The main goal of this thesis is to create an indoor positioning system that guides a patient or visitor through a hospital building. Using only the smartphone of a person, the system should be able to track and guide the user to his/her destination. Unlike other possible solutions that focus on the smartphone application to determine the position, the proposed solution uses a centralized server with Bluetooth scanners.
These scanners are distributed throughout the hospital and report their scan results back to the centralized server for position calculation and navigation instruction generation. Finally, these instructions are sent to the smartphone application to guide the user to his/her destination. Apart from starting the transmission of a Bluetooth signal, the task of the smartphone application is limited to receiving and displaying these navigation instructions.
The centralized server approach provides companies that implement this system, complete control over which other functionalities to implement related to the determined location of the end-user (i.e. the patient or visitor). For instance, companies can trigger actions based on the end-user’s location such as automatic registration when a user arrives at their destination or use it to track assets.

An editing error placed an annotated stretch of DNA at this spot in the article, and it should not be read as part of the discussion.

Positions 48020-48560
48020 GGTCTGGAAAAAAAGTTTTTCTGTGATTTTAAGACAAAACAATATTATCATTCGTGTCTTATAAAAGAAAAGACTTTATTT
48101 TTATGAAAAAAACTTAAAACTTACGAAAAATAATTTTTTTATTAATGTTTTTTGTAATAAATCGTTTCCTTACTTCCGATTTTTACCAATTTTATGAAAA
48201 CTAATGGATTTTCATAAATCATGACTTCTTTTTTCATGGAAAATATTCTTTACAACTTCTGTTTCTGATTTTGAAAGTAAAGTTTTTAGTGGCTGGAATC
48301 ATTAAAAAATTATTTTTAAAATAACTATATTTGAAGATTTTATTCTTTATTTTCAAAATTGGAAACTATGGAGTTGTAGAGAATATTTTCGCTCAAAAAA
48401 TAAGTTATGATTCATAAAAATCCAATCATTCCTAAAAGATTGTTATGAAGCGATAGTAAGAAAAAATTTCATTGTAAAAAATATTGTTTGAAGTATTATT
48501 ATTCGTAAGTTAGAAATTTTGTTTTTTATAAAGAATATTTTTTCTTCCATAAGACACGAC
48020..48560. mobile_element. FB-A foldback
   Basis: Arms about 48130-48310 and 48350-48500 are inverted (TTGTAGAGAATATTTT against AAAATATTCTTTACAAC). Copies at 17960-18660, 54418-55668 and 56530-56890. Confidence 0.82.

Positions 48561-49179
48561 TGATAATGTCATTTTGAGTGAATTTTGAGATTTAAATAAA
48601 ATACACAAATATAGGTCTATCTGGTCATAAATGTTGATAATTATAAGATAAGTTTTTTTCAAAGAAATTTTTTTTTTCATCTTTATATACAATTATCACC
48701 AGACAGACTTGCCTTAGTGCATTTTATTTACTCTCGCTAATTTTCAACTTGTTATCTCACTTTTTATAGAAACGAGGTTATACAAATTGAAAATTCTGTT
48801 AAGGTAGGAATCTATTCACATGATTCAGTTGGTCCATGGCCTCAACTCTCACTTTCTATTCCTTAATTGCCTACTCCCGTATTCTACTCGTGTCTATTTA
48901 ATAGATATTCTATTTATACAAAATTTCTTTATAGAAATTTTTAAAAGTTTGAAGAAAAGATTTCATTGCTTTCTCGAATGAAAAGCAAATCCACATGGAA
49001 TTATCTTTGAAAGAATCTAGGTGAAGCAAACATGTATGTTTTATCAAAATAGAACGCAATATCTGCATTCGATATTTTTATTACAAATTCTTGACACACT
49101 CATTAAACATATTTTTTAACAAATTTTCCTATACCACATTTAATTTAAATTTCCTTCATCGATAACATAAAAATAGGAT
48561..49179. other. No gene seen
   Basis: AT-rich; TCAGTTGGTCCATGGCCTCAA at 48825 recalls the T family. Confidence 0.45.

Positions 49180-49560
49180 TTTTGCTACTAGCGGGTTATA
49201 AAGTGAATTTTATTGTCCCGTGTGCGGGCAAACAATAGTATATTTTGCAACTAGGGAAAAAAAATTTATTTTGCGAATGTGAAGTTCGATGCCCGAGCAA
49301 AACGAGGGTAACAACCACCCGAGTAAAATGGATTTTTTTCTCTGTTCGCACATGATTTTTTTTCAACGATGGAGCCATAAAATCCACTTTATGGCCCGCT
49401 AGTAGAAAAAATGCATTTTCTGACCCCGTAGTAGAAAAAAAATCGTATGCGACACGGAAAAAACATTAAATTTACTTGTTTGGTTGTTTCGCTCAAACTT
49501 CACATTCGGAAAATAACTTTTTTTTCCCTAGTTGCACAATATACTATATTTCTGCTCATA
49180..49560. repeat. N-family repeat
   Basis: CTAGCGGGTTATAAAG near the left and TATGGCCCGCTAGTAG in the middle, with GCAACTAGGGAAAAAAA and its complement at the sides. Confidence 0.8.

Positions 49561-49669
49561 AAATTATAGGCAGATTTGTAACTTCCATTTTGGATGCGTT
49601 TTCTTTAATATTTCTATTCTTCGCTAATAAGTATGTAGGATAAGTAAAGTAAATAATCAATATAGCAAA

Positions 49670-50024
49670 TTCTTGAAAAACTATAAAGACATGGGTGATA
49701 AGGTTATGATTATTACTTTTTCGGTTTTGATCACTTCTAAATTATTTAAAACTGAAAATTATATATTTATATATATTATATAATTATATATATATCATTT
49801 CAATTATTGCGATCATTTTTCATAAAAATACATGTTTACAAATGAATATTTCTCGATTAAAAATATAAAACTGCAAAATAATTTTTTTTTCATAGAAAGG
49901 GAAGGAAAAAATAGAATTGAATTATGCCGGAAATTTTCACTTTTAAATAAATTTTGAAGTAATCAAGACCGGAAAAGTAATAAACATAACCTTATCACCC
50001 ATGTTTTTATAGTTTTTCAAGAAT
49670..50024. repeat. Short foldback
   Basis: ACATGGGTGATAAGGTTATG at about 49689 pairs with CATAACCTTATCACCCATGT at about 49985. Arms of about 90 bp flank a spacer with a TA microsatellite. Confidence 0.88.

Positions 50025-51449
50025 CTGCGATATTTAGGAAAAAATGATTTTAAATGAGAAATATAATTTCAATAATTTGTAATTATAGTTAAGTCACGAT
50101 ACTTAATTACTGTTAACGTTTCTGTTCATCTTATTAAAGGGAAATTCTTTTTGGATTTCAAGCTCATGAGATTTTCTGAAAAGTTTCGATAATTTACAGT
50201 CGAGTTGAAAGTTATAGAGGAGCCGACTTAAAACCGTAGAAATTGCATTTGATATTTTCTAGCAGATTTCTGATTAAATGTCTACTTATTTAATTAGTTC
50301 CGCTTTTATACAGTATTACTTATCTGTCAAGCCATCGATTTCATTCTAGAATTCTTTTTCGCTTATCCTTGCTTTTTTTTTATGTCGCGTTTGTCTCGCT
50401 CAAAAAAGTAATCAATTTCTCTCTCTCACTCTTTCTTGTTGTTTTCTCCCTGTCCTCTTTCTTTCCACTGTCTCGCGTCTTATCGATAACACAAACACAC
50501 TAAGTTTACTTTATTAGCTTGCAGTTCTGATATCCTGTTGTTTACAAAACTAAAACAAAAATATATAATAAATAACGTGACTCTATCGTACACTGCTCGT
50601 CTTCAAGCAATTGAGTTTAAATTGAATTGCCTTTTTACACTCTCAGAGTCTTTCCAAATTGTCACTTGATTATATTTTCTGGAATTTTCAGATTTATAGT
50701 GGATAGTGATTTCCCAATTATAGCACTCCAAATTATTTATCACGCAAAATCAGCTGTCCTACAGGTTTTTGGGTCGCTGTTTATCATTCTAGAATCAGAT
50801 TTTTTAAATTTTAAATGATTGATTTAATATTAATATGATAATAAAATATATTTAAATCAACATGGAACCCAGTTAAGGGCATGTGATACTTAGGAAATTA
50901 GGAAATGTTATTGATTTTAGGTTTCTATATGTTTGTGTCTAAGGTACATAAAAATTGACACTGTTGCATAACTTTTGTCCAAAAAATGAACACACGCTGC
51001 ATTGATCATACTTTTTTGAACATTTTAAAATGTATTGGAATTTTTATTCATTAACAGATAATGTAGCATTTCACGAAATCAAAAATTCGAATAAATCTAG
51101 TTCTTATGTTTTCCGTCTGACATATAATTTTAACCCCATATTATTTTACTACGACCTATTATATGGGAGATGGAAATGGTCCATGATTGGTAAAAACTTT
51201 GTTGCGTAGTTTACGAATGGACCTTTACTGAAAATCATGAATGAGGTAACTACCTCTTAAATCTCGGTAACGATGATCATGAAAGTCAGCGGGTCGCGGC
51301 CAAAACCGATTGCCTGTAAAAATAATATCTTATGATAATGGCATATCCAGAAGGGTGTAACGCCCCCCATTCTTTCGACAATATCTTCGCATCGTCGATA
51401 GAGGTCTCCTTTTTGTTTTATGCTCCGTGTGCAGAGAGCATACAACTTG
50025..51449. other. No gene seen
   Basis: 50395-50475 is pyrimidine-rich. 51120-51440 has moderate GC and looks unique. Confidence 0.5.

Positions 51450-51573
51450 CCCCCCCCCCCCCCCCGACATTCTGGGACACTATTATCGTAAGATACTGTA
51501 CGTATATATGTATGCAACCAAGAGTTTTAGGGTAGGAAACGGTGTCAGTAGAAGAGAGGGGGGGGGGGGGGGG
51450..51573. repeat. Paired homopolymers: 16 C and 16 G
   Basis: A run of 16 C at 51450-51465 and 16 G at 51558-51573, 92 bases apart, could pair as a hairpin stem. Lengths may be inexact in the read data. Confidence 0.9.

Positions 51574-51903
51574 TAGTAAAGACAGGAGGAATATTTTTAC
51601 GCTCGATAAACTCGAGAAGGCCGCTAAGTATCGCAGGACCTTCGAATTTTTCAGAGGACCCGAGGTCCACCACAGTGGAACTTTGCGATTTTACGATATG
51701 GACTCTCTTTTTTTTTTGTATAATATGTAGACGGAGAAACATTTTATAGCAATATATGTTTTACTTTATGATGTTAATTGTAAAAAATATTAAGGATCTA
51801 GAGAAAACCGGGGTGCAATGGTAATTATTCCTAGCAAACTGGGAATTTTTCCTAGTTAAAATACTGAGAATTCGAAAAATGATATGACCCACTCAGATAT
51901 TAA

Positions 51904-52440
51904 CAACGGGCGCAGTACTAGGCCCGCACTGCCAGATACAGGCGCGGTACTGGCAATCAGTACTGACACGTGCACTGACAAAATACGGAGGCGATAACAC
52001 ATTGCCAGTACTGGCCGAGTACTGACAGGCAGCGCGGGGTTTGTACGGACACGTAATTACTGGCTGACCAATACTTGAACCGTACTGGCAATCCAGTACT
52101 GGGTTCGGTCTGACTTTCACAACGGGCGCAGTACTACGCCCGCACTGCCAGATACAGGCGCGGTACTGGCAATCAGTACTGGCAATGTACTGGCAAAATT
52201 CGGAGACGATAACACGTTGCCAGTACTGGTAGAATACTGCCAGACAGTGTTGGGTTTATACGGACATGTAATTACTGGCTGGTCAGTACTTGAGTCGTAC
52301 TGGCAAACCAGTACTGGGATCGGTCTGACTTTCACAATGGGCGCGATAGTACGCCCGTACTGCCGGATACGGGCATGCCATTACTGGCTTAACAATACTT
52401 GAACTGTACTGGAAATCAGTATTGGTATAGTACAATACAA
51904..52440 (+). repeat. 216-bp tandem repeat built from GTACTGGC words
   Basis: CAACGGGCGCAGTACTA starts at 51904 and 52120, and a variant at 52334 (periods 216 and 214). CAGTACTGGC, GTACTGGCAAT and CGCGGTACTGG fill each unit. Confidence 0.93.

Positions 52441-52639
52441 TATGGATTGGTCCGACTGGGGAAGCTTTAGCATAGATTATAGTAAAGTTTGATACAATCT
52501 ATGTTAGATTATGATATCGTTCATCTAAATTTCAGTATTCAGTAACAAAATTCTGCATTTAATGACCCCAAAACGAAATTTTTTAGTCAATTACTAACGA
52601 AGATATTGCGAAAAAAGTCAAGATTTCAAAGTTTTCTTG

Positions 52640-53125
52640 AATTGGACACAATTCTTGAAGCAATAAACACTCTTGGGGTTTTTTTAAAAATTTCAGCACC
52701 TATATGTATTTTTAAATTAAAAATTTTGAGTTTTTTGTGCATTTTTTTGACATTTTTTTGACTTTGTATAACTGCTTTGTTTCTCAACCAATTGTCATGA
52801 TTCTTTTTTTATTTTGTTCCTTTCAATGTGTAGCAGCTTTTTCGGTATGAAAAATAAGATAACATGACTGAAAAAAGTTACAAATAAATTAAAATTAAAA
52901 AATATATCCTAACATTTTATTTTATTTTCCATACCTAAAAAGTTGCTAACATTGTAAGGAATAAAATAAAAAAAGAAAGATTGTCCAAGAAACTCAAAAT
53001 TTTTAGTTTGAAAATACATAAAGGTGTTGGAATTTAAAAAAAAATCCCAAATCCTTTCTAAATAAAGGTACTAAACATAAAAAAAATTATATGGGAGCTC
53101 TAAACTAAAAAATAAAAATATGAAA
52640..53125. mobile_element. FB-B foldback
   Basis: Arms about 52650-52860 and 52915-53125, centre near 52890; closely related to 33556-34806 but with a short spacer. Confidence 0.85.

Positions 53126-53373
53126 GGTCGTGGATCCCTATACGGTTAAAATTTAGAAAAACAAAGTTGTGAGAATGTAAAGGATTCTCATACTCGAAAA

Starting from a comparison of existing positioning techniques, such as beacons or Wi-Fi positioning, this thesis gradually explains how the system can track a smartphone; how both visual and textual navigation instructions are created and the pros and cons of using this system in a hospital environment.
To achieve the goal of the thesis, first theoretical research was needed to come to a possible solution. Next, the solution was implemented, i.e. software was created. The software implementation shows the feasibility of the positioning approach as well as the navigation approach.